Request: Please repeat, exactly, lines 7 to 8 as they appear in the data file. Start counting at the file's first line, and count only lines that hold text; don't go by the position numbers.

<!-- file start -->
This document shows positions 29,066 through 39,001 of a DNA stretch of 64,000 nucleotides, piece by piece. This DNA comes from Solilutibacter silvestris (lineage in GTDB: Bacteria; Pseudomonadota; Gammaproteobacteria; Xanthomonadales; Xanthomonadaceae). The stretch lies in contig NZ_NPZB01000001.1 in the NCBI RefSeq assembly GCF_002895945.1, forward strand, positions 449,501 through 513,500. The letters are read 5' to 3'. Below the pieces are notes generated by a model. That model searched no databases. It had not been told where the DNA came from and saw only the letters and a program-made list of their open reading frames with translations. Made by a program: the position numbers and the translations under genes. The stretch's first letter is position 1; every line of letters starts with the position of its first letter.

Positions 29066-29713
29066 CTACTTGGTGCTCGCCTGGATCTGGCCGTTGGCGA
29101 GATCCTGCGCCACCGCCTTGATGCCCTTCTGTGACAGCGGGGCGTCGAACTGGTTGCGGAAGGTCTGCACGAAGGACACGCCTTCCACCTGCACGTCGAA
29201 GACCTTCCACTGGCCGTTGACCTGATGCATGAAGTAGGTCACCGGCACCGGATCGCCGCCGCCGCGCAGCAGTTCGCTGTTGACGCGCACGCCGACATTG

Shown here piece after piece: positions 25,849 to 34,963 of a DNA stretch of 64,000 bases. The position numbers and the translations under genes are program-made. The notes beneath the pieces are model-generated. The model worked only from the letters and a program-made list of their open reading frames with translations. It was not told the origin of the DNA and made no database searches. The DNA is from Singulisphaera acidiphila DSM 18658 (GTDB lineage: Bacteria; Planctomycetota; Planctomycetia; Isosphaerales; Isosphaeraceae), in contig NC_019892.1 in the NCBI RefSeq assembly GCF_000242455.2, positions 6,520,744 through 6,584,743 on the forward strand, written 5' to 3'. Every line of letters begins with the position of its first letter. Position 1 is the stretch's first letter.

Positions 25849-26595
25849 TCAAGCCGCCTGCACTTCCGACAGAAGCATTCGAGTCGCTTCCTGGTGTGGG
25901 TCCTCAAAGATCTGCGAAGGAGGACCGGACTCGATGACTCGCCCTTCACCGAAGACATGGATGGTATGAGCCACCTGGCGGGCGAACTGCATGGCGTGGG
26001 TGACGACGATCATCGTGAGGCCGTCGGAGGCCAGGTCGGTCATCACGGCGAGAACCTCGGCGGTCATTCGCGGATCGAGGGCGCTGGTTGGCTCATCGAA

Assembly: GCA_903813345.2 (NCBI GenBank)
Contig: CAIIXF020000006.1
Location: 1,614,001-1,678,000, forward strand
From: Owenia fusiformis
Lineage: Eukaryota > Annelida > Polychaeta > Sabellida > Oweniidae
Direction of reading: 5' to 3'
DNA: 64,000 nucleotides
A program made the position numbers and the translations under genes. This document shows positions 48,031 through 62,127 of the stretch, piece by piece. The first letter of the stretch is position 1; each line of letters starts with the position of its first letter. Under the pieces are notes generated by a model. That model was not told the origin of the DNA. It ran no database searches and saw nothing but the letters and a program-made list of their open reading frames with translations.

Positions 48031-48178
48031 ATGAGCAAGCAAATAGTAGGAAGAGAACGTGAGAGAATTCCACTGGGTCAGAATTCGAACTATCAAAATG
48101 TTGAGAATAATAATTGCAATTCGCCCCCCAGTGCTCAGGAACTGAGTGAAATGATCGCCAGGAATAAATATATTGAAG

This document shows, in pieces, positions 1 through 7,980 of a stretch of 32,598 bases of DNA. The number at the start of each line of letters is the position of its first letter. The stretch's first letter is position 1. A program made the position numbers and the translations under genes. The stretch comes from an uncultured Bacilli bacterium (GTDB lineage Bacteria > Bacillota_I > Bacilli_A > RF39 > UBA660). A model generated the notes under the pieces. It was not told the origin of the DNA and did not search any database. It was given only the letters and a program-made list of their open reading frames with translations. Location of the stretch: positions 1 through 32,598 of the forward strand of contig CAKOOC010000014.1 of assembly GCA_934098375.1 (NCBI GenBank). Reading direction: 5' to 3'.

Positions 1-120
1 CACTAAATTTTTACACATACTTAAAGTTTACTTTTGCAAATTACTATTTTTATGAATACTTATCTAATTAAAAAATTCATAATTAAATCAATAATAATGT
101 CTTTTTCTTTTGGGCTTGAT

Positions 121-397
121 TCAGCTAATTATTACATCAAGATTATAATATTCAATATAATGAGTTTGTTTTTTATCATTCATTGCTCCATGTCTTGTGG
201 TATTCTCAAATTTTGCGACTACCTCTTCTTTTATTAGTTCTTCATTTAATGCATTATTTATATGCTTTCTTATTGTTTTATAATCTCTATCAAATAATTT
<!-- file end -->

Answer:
Positions 25849-26595
25849 TCAAGCCGCCTGCACTTCCGACAGAAGCATTCGAGTCGCTTCCTGGTGTGGG